Thesis: House of Mirth

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House of Mirth: A social and character-Driven tragedy

The tragic end of Edith Wharton's The House of Mirth has its roots in both the character of the central protagonist Lily Bart and also the society that creates her. Lily has been reared since birth to marry a wealthy man. Because she comes from a socially prominent family without financial resources she must marry a man for the sake of his position and fortune, not for love. However, romantic ideology suggests that a good lady marries for love and does not think of money. Torn between these two ideas, Lily rejects her wealthy suitors, and falls into poverty, drug addiction and eventually suicide. She has been taught to do nothing, other than act as an ornament. Lily is both a victim and also orchestrates her own destruction.

Lily's status as a victim is evident most obviously in the way she is treated by Bertha and George Dorset. As an unmarried, twenty-nine-year-old orphan she has a fragile place in society, so the Dorsets use her as a cover for their own infidelities. Eventually, Bertha, who is having an affair with Ned Silverton, blames Lily for propositioning George. People believe Bertha not because she is a trustworthy person, but because she has more power and influence than Lily. Society is unjust, Wharton implies, because people like Bertha can ruin peoples' reputations for their own selfish needs. The people who judge Lily harshly only care about clothing, gambling, and frivolous pleasures even though they feel they are superior to Lily and to the lower classes.

The fact that Lily has to marry at all is shown to be unjust: it makes her vulnerable, and a victim of others. Because she is a woman in a society that sees the ultimate female purpose in life to be marriage, she has not been taught to do anything. She knows nothing about managing money, which results in her collecting huge debts and becoming embarrassingly indebted to a married man, Gus Trenor, whom she thinks is investing on her behalf but is really giving her money, as if she is his 'kept' woman. Paying back this debt becomes one of Lily's most important motivations in the novel. At the end of the novel she even fails to make a living making hats -- compared to other lower-class women, her skills are poor. She cannot make beauty, she can only be beautiful, and the novel suggests that Lily is not really lovely: rather her appearance is a triumph of artifice:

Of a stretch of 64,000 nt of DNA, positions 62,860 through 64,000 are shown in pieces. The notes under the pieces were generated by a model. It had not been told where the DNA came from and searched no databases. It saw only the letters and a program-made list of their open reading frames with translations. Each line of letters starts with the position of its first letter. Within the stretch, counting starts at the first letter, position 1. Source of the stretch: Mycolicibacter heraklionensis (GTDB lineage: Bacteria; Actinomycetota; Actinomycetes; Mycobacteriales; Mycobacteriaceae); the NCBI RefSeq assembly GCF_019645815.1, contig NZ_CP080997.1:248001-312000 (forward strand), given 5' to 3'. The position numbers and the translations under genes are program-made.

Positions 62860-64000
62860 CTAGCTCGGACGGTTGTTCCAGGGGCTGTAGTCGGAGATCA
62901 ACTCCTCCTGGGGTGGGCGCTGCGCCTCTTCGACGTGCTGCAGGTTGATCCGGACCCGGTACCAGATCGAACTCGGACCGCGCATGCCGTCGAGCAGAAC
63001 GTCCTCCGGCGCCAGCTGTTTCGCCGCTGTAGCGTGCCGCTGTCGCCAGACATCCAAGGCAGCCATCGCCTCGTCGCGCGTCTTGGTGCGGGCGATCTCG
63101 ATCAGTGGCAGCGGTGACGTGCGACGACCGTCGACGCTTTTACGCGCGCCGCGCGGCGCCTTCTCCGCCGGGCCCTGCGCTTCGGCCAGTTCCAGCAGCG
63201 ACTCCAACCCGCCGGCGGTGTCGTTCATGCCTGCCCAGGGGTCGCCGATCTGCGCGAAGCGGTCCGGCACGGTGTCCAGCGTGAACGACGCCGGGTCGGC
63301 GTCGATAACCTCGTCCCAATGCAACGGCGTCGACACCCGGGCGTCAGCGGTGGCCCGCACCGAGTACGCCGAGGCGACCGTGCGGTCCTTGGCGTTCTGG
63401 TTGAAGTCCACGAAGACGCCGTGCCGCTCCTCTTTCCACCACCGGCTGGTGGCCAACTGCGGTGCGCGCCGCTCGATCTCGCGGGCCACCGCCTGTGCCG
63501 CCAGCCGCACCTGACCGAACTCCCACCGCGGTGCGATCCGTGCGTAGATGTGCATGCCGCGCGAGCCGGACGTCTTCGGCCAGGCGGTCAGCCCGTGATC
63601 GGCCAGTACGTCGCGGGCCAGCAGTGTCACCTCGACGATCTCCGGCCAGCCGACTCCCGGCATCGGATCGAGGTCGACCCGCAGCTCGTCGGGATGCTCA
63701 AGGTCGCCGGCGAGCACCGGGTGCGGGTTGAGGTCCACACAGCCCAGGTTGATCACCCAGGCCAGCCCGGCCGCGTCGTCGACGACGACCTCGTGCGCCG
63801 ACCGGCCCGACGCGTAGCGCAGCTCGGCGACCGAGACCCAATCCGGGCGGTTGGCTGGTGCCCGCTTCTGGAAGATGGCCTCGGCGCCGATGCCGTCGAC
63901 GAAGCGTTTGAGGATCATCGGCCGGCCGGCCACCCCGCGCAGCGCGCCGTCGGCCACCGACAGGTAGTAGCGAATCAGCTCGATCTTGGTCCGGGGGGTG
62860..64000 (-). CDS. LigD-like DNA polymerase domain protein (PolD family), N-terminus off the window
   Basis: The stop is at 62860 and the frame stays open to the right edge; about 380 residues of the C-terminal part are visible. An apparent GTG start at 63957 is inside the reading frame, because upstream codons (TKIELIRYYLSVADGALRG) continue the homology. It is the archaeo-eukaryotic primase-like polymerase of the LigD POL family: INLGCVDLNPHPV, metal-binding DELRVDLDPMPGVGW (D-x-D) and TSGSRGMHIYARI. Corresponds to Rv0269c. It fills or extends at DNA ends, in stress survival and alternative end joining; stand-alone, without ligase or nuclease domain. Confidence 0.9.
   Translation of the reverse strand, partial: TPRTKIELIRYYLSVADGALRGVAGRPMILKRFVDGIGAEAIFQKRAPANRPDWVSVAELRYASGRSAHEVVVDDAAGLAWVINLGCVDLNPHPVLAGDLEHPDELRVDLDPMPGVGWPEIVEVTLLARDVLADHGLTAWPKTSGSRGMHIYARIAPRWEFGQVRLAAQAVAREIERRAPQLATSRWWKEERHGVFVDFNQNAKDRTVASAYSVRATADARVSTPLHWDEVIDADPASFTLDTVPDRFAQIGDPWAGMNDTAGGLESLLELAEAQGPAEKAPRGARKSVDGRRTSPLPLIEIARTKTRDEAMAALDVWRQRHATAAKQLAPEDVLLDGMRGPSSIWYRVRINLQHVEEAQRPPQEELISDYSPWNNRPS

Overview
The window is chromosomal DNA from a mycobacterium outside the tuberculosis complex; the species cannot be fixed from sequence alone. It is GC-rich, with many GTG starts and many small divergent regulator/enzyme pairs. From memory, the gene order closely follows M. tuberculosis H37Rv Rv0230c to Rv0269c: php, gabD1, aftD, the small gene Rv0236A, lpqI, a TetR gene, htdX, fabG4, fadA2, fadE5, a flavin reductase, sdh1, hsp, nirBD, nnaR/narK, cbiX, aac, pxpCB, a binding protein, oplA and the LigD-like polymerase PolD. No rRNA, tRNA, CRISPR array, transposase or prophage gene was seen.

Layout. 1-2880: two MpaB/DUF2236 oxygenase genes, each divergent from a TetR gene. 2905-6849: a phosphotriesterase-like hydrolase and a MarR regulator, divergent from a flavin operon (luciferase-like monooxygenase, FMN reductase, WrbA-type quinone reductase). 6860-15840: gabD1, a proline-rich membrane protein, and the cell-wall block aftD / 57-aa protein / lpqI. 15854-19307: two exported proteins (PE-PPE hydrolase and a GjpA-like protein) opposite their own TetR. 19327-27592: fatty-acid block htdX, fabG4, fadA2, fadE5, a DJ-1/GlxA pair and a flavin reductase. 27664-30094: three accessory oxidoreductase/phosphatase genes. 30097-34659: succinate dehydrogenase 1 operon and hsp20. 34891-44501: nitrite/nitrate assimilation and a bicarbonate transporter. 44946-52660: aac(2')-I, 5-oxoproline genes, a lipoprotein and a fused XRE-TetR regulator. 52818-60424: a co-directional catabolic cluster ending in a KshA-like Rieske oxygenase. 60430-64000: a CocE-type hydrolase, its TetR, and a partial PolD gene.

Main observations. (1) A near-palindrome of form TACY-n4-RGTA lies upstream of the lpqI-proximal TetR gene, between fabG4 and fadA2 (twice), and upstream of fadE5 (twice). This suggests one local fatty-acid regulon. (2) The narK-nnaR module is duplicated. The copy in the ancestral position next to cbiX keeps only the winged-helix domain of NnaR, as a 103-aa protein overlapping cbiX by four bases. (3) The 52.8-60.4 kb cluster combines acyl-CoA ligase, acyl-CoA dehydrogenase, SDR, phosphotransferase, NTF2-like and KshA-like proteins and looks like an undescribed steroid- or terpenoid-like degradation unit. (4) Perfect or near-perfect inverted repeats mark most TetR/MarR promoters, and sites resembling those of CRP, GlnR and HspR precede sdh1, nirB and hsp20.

Selden was conscious of taking a luxurious pleasure in her nearness: in the modelling of her little ear, the crisp upward wave of her hair -- was it ever so slightly brightened by art? -- and the thick planting of her straight black lashes. Everything about her was at once vigorous and exquisite, at once strong and fine. He had a confused sense that she must have cost a great deal to make, that a great many dull and ugly people must, in some mysterious way, have been sacrificed to produce her. He was aware that the qualities distinguishing her from the herd of her sex were chiefly external: as though a fine glaze of beauty and fastidiousness had been applied to vulgar clay. Yet the analogy left him unsatisfied, for a coarse texture will not take a high finish; and was it not possible that the material was fine, but that circumstance had fashioned it into a futile shape? (Wharton 6)

Once that artifice is stripped away, there is very little of Lily left. Lily is not aware of this, which is one of the reasons she rejects so many suitors, thinking that they are beneath her. She is eternally in the pursuit of romance and money, as the dominant ideology of the day says she should have both. She is also continually trying to escape what she calls a 'dingy' or crass, lower-middle class lifestyle, one of her mother's greatest horrors. But Lily's beauty only lies on surface -- Lily does not see this at first, but her class and beauty are products of society, and once they are stripped away, she has nothing, just as when the social veneers of others in society are stripped away, there is only ugliness. Eventually, she will become one of the "dull ugly people" who must make the type of finery she wears at the beginning of the book. Lily comes to understand that she has little in the… [END OF PREVIEW]

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